Billings puts together that it’s Trumbull (who he saw in Sims’ office a few hours earlier), but by the time they get to him, Sims has killed him. They report it to Judicial, who tell them it’s a thin story and demand Juliette and Billings drop it. Which they knew would happen, so they agree to it … and then get right back to investigating Jahns’ and Marnes’ deaths.

A police procedural in a sci-fi suit

Chinaza Uche in "Silo," now streaming on Apple TV+.
Can Juliette truly trust her deputy, Paul Billings (played by Chinaza Uche)?
Photo: Apple TV+

We get an excellent mid-episode chase scene courtesy of this week’s director, David Semel. When Juliette catches Trumbull returning to the scene of his crime, she chases him into the middle of a relay race, so they’re bumping into dozens of guys trying to outrun each other. Then, when he pushes her over the side of the staircase, it’s genuinely gripping in a way I wasn’t expecting.

The more Silo gets into the nuts and bolts of Juliette navigating the shadowy political minefield while investigating conspiracy and murder, the better the show is. I don’t and didn’t need to learn so much about the practical aspects of the silo, because I’d rather get down to business. And, since the show is a police procedural in dystopian science fiction clothing, the quicker we get to the fact-finding and suspect-chasing, the better Silo becomes. This week’s episode shows why.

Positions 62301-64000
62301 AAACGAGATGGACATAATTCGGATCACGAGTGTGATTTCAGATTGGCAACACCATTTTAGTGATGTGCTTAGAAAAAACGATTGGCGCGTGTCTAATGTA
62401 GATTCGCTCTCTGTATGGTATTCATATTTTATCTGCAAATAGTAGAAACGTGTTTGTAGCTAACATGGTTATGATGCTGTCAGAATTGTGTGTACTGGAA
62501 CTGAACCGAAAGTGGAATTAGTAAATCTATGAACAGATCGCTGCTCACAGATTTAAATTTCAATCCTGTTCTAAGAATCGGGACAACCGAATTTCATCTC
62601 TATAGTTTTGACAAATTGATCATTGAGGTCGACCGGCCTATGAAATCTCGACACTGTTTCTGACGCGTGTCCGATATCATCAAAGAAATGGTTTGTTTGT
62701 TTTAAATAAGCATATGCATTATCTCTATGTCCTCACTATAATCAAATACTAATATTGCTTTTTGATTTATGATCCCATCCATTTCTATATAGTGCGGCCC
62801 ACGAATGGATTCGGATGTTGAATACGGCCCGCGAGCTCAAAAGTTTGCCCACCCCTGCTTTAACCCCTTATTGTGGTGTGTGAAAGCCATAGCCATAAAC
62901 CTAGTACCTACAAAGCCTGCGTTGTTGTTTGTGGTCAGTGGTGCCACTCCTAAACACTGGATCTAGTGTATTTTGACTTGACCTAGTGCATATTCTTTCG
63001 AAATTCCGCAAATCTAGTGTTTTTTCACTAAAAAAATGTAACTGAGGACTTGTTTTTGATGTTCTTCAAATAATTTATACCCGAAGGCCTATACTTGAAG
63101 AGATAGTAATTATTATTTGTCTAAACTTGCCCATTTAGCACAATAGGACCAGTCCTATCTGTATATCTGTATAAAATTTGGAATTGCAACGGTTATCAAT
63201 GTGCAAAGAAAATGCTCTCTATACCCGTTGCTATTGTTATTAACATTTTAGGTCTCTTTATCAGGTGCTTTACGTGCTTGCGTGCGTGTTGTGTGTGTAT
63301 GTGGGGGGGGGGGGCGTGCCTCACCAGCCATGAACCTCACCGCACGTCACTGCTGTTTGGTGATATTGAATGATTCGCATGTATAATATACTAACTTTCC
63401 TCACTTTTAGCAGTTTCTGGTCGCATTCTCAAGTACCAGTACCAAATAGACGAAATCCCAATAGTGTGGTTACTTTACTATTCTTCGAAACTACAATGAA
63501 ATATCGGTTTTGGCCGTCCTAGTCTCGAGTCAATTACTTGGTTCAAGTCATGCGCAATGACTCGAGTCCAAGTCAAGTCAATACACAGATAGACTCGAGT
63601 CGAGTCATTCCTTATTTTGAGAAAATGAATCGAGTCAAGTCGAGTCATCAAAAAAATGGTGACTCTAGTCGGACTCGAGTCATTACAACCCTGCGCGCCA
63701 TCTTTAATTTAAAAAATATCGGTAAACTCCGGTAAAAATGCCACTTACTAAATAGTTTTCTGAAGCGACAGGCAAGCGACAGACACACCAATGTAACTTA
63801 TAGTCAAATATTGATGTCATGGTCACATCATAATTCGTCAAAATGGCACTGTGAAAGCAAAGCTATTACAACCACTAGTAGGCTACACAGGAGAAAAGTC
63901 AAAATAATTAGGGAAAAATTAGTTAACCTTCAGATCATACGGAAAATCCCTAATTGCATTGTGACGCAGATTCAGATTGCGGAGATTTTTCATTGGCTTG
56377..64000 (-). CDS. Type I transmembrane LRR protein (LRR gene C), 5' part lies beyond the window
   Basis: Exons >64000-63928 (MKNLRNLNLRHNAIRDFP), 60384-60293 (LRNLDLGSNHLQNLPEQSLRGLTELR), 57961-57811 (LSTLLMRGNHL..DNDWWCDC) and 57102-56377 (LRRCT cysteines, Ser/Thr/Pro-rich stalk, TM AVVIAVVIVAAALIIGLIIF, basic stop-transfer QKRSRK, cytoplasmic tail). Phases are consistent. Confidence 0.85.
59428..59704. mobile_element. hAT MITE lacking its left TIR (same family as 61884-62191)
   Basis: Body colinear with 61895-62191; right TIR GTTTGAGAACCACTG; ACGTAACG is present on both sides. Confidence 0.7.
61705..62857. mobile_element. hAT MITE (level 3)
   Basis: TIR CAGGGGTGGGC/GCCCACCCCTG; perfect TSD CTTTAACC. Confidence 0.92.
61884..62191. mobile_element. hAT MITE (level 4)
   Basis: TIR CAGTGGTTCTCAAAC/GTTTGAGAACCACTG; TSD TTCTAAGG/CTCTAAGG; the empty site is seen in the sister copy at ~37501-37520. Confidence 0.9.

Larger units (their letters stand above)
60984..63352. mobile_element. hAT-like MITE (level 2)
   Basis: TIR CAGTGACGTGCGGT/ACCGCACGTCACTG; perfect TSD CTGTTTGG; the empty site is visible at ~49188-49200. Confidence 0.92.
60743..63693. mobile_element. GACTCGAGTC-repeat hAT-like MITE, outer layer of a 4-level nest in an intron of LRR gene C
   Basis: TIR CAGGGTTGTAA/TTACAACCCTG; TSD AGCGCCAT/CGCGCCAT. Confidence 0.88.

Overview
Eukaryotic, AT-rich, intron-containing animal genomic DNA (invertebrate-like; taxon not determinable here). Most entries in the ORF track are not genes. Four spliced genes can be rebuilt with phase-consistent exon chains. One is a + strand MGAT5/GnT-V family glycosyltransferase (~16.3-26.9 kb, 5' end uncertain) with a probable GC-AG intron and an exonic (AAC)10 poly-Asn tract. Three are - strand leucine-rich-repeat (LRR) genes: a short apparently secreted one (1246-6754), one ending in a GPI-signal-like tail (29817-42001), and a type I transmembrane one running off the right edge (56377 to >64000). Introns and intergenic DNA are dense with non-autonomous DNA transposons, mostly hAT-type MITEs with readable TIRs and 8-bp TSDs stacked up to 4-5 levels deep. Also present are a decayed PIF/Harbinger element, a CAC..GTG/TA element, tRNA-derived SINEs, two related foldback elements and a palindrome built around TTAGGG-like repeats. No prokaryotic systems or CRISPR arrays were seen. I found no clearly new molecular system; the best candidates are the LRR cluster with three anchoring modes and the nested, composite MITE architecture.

I liked the guest turn from Chipo Chung as Marnes’ and Holston’s one-time secretary, Sandy. The character shows her distrust of Juliette from the jump. However, her attitude softens when it becomes clear that Juliette actually is the successor to both men she was hoping the office would land. And then, of course, predictably and sadly, Sandy still quits because she didn’t think Juliette was going to prove her presumptions right. And in so doing, she has proven that things are even more crooked than Sandy imagined.

That’s the kind of little character beats that sell a sci-fi universe — not lingo and elaborate names for simple concepts. Also: Putting Rebecca Ferguson at the center of the mystery certainly helps. She’s a no-nonsense screen presence with real ferocity. This show works well as it does because of her.


Watch Silo on Apple TV+

New episodes of Silo arrive Fridays on Apple TV+.

Rated: TV-MA

Watch on: Apple TV+

Watch on Apple TV

Watch on Apple TV

Scout Tafoya is a film and TV critic, director and creator of the long-running video essay series The Unloved for RogerEbert.com. He has written for The Village Voice, Film Comment, The Los Angeles Review of Books and Nylon Magazine. He is the author of Cinemaphagy: On the Psychedelic Classical Form of Tobe Hooper and But God Made Him A Poet: Watching John Ford in the 21st Century, the director of 25 feature films, and the director and editor of more than 300 video essays, which can be found at Patreon.com/honorszombie.